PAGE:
What next? Well, there are all the patterns from Romi’s 7 Small Shawls ebook: The Pleiades, much of her back catalogue I want to knit (Brandywine for instance) and a recently published Kleio, 1st of the second ebook: The Muses. So it’s a fair assumption it will be another Romi, but which one? Any suggestions? I might even throw in a skein of yarn for anyone that can pick what I think I might knit next and from these yarns I have set aside:
- Madtosh Sock – Caribbean Blue
- Spud & Chloe Fine – Dragonfly (purple)
- Knitabulous – Kelly Green
- Fibrewebs – Port
- Wollmeise 100% Merino – Aquarius
- Wollmeise 100% Merino – Ballerina (purple)
- Wollmeise 100% Merino – Herzblut (red)
Spoilt for choice that’s for sure. It might have something to do with recent yarn purchases. Well the yarn stash was beginning to thin out really…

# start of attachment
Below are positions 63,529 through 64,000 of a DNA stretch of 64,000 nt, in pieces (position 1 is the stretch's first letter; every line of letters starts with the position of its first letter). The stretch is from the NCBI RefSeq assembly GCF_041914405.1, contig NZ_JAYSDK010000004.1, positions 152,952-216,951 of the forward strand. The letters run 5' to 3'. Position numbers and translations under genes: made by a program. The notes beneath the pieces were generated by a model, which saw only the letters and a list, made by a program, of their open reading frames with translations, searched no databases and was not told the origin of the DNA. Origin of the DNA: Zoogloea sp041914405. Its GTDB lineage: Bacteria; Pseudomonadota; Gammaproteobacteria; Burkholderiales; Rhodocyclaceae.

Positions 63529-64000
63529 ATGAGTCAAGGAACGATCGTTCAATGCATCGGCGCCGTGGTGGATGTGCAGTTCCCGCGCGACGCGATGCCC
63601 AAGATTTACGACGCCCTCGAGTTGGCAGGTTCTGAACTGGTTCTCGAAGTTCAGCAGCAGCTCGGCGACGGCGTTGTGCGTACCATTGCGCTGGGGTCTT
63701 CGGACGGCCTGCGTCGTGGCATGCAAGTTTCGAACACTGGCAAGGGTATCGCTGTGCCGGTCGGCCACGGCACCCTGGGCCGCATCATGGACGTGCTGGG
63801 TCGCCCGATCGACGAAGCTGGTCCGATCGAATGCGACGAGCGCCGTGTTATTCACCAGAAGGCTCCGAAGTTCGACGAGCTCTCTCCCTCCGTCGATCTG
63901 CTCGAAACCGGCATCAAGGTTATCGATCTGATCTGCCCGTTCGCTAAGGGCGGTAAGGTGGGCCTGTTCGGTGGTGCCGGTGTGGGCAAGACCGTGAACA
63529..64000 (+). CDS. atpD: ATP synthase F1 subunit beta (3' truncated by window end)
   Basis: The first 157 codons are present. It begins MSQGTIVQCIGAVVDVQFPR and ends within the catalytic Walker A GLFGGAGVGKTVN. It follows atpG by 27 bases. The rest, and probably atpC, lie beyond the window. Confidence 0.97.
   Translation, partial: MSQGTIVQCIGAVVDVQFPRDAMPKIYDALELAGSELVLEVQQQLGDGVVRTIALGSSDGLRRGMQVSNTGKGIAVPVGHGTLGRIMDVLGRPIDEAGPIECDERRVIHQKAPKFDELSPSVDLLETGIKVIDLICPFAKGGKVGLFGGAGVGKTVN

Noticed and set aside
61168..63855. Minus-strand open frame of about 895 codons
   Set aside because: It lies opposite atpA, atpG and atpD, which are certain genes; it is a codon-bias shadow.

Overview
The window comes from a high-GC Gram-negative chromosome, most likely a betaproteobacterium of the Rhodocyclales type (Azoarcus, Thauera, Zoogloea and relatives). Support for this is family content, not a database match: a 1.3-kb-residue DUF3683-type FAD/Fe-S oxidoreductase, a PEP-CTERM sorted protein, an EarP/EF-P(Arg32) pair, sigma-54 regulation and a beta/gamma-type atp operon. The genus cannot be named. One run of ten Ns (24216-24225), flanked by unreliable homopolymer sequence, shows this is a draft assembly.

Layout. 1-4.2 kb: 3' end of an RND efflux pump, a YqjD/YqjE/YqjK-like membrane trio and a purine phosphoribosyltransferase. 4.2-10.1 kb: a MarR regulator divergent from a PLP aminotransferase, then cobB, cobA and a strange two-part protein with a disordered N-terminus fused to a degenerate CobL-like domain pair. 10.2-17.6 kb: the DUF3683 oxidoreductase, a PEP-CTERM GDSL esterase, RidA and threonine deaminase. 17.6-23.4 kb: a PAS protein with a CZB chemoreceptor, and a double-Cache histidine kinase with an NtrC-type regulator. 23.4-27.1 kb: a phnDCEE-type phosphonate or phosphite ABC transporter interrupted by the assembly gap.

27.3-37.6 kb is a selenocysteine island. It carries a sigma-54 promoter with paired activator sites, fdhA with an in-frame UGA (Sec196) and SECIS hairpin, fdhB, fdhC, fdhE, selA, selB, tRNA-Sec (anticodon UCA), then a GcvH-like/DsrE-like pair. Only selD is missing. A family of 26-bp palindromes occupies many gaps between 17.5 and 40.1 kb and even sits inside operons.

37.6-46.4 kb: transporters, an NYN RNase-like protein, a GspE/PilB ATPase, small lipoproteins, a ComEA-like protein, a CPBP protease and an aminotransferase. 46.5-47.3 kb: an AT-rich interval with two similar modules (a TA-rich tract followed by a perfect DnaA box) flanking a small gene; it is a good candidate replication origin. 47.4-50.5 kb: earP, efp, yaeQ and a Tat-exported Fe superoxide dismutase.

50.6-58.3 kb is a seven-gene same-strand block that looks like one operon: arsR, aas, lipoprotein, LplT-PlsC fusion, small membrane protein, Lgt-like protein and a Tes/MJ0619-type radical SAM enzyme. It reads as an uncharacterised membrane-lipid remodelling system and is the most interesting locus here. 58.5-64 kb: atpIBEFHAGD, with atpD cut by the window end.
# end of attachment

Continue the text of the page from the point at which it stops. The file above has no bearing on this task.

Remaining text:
For anyone who has been wondering about when they can next learn with Judith Hanson Lasater in Australia, we now have the details ready for you. Registration details for Relax & Renew Teacher Training in Sydney can be found here.
To register for the Rotator Cuff: Anatomy and asana for the Shoulder Joint workshop in Melbourne contact Caroline Stuart or 0401049291
I feel so privileged
to be facilitating further training with Judith in my home of Sydney. I have learnt a remarkable amount about the practise of yoga in all it’s guises from her. Though what I have learnt through her writings pales in comparison to studying with Judith in person, which for me began in Tasmania some years ago.
Restorative yoga is close to my heart, particularly as a result from my experiences in corporate life, together with my desire to keep connected to various groups of friends and family that are as varied as they are numerous. Practising yoga keeps me grounded. Teaching yoga brings me joy. Learning more about both from a teacher I admire is very special indeed.
Posted in Meditation, Yoga
SSPSC2011 #4 Unst in Louet Gems Merino, Linen Grey